Soon Father will leave for overseas. I had not seen him for almost a year. Would he be killed like Dr. Clery? Could he also just walk out of my world like this young man, and never come back? What was it like to die? What was it like to believe in a just God and to go away to a battlefield? Did the Germans pray for their boys in uniform as we prayed for ours? Did they pray for peace?

That bell on the porch of the little country church tolled several nights for me after Dr. Clery died. It tolled for my father. In my dreams I heard it. I saw a young boyish face, Dr. Clery’s face, dead in Africa. I saw my father too. I saw guns and Germans and war. Then one night, several days later, it tolled no longer; it disturbed my dreams no more. And I slept once again - unafraid.


From A Forgotten Landscape – Available on Amazon and Kindle 


 Q: Why was the groundhog depressed about his den?
A: He was having a bad lair day!

Q: What do you call a groundhog’s laundry?
A: Hogwash


The Devil Covey of Mill Hill

E. B. Alston

 During the early 70s, my friend Randy Guthrie and I quail hunted a lot in northern Granville County. Harry Humphries, the farmer friend who liked Michial so much, who also hunted with us and sometimes Wayne Bradsher tagged along. One of the places we frequently hunted was Mill Hill, at the northern end of Daniels Road north of Berea, which is no more than an airline mile from the boyhood home of Frank G. Slaughter, the famous author from the 1940’s who wrote about doctors and nurses.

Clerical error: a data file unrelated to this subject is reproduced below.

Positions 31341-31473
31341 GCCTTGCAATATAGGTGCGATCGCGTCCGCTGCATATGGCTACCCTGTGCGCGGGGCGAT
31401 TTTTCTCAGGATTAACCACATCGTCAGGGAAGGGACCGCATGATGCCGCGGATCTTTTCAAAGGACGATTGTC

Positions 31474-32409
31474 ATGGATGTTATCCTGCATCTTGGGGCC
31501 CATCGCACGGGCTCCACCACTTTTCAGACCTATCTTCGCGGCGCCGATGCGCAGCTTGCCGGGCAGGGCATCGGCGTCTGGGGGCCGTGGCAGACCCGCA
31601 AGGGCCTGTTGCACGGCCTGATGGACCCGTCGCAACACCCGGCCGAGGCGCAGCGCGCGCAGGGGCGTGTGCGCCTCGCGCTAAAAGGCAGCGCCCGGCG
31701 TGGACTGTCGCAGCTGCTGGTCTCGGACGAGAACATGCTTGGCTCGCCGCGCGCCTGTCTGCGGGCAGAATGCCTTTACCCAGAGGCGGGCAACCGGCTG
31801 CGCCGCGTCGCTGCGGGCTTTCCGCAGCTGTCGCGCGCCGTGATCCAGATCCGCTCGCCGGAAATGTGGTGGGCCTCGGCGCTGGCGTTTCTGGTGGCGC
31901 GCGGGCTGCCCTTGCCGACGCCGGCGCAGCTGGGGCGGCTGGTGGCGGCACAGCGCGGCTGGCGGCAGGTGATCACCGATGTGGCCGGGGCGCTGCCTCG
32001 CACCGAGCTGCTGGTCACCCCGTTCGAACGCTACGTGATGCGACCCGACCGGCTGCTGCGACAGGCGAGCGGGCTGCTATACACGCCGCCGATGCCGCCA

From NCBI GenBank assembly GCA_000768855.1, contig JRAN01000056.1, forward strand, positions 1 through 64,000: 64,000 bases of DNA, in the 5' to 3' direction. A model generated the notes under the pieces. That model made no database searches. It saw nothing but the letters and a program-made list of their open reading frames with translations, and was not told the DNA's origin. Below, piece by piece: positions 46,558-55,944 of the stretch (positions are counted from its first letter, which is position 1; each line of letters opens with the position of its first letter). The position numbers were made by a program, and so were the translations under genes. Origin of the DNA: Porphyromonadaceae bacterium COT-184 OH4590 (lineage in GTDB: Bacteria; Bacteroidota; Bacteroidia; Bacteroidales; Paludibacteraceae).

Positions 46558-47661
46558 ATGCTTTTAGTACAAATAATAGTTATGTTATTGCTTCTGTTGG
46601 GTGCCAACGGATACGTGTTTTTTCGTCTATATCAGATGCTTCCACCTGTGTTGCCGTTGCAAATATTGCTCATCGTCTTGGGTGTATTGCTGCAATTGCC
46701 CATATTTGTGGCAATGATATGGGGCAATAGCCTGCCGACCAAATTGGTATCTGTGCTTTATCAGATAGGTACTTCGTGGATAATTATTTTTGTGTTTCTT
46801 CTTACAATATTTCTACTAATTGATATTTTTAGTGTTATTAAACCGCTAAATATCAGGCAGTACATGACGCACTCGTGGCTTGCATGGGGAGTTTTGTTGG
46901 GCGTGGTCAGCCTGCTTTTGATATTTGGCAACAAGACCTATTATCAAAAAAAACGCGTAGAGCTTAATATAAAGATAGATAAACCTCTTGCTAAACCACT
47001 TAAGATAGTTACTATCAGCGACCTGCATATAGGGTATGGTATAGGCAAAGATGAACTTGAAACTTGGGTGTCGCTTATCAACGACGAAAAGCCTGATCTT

The farm was not tilled at the time, so there were plenty of places for quail to feed and roost. We enjoyed hunting there and had a lot of good hunts on that farm. The fly in the ointment, the one obstacle to quail hunting perfection, was one covey that we never managed to pin down. They roosted near the old house where we parked.

Normal quail freeze when something disturbs their environment. This covey flushed as soon as we parked the pickup. They flew into a thickly overgrown swampy bottom on Shelton Creek. We would drive up, get out of the pickup and they flushed when they heard the pickup door close, even when we tried to be quiet. These were very abnormal quail. They out-foxed us every time.          

One day, Wayne suggested that we ambush them by pre-positioning hunters on the edge of the swampy area and somebody drive to the old house so they’d flush. On the appointed day, we had four hunters positioned at the edge of the swamp. They sneaked in quietly thirty minutes before the decoy hunter drove into the farmyard. I lost the coin toss, so I was the one who drove up to the old farmhouse, parked the truck, got out and slammed the door. They flushed right on cue. But they flew the opposite way from the swamp.